Media Briefing Transcript
Race to the Bottom series

The following are transcripts of the comments made by California State University faculty during media calls held in correlation with the release of CFA’s “Race to the Bottom” series papers.

The California State University has more than 25,000 faculty and more than 400,000 students, making it one of the largest university systems in the world. What happens to California’s state university has serious implications for the future of our state and for society in general.

Media Briefing Transcript — March 24, 2015

This call focused on the second paper in California Faculty Association’s Race to the Bottom series, “Salary, Staffing Priorities and the CSU’s 1%.”

On the call were:

  • Lillian Taiz, Professor of History at Cal State Los Angeles and President of CFA
  • Kevin Wehr, Professor of Sociology at Sacramento State and President of CFA’s Capitol Chapter
  • Leslie Bryan, a Theater Arts and Liberal Studies Lecturer at CSU San Bernardino and CFA’s Associate Vice President for Lecturers in Southern California
  • Dorothy Wills, Professor of Anthropology at Cal Poly Pomona and President of the CFA’s Pomona chapter
Lillian Taiz

CFA decided to launch a series of papers this spring because it’s time, at long last, for CSU’s leadership to fix the problems that have been created by 10 years and more of misplaced priorities and problematic choices.

Our first paper took up an issue that obviously is very important for anyone who works and hopes to be middle class in America–salaries, specifically faculty salaries.

It found that in contrast to every other educational sector in the state and similar systems around the country, CSU faculty lost significant purchasing power over the past decade. Clearly faculty salaries have not been and are not now a priority for CSU management.

The second paper we are releasing today tackles the question, “Well then, what has CSU management prioritized?” We have tried to answer that question by comparing staffing and salary data for CSU administrators as well as faculty.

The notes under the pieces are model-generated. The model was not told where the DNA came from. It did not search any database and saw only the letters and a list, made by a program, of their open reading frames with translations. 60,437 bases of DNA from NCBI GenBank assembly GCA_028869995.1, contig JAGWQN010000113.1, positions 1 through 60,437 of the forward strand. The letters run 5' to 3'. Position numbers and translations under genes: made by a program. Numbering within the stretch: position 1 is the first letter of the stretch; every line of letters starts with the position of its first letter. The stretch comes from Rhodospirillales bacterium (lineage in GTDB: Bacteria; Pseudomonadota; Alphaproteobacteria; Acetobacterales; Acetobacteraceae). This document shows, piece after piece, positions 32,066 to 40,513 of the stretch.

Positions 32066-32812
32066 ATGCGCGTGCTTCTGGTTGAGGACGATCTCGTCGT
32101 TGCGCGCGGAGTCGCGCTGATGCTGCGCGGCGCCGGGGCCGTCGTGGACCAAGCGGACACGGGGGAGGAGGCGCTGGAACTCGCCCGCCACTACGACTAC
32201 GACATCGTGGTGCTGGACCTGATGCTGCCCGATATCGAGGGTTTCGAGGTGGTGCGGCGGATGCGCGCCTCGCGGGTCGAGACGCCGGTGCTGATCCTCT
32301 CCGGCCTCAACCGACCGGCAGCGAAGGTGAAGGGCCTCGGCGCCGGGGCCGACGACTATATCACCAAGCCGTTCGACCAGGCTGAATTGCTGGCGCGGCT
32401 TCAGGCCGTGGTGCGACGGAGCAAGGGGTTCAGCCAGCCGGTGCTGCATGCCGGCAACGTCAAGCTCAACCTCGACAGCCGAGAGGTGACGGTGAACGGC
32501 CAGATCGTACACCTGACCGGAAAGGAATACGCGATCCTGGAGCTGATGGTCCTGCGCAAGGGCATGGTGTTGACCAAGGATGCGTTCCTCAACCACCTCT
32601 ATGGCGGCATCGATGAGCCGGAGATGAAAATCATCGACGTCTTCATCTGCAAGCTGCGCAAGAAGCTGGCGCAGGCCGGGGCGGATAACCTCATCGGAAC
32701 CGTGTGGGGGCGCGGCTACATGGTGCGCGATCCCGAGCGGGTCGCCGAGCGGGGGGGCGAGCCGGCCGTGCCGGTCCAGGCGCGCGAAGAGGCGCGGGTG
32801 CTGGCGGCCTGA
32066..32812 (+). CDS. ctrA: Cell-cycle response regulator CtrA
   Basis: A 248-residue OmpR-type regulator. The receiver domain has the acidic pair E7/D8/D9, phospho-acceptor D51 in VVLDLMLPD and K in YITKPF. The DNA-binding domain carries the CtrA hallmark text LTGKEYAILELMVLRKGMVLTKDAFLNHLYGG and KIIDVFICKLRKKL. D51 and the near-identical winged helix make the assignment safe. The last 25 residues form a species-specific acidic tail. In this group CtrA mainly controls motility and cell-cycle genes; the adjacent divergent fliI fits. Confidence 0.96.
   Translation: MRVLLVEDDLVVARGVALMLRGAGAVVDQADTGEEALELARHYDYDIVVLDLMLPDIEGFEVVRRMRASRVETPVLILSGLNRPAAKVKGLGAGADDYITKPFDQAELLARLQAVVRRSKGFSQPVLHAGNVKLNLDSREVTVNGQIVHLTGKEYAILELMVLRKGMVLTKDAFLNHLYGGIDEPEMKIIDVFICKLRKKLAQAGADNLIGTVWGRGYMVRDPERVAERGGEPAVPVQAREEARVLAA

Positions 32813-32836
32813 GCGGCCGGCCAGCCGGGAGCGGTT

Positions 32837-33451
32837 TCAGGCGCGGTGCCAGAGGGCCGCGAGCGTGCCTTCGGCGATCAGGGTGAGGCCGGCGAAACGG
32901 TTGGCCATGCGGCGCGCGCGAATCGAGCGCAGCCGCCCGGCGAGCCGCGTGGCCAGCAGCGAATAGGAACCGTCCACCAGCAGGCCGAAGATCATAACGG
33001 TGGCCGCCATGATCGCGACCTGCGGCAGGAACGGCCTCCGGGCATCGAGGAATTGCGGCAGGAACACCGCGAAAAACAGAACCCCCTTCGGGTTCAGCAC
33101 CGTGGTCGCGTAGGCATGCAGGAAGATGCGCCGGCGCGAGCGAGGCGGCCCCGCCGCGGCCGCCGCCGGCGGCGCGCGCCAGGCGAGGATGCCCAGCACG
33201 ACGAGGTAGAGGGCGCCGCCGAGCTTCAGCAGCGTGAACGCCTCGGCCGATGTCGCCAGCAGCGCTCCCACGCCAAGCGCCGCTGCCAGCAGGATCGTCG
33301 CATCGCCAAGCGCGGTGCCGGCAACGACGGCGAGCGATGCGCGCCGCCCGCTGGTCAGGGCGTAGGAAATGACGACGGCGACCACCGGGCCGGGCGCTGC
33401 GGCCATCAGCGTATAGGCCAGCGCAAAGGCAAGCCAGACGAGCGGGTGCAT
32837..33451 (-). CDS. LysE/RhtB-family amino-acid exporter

The data in the second paper is as stark as that of the first. It shows that over the past 10 years, in contrast to faculty, the CSU has prioritized growing its management and executive ranks.

For example, the data shows that the numbers of managers and executives in the CSU grew faster than permanent faculty positions. System wide, while the numbers of managers and executives grew by 19%, permanent faculty positions actually fell by 3%.

On some campuses the loss of permanent faculty positions was much worse—as high as 25% on one campus alone. Meanwhile, on 20 out of 23 campuses there was a net increase of managers over the past decade

One of the more ominous findings for the CSU in our paper is that there is no “next generation” of permanent faculty in the pipeline. We can talk more about that, but let me just say, that this issue has serious implications for future students in our system.

Our paper also shows that the purchasing power of presidential salaries has grown in contrast to those of the faculty. Indeed, the gap between the average faculty salary and the average campus president’s salary has widened by a whopping $30,000 in real dollars. And salary is just the beginning. Executives enjoy a long list of perks.

We will take questions in a bit, so let me pass the mic to someone else for opening remarks. But let me finish by saying that the faculty have had high hopes for CSU Chancellor Timothy White who took the reins from Charles Reed just two years ago. We continue to hope for the best from him. He must support those of us who make our students successful.

We cannot continue a trend that prioritizes the CSU’s 1% over those who deliver on the actual mission of the California State University.

Kevin Wehr

On my campus, Sacramento, we have seen increased hiring of managers and increasing pay to managers while faculty pay has stagnated or even declined in buying power.

At the same time those managers have failed to replace retiring tenure line faculty. Instead they are hiring faculty into temporary jobs.  This is a problem because tenured faculty are the stable workforce who can provide advising and mentoring over the time a student is in college.  

We are here when they arrive and there when they leave and there when they need letters of recommendation to start their career.  

Over the last ten years at Sac State, tenure line faculty has declined by 22% while we have 9% more students and 16% more managers! So there are fewer employees to manage, but more well-paid managers doing less work.

Leslie Bryan

I would like to address some of the issues tackled in this paper regarding hiring faculty on temporary appointments.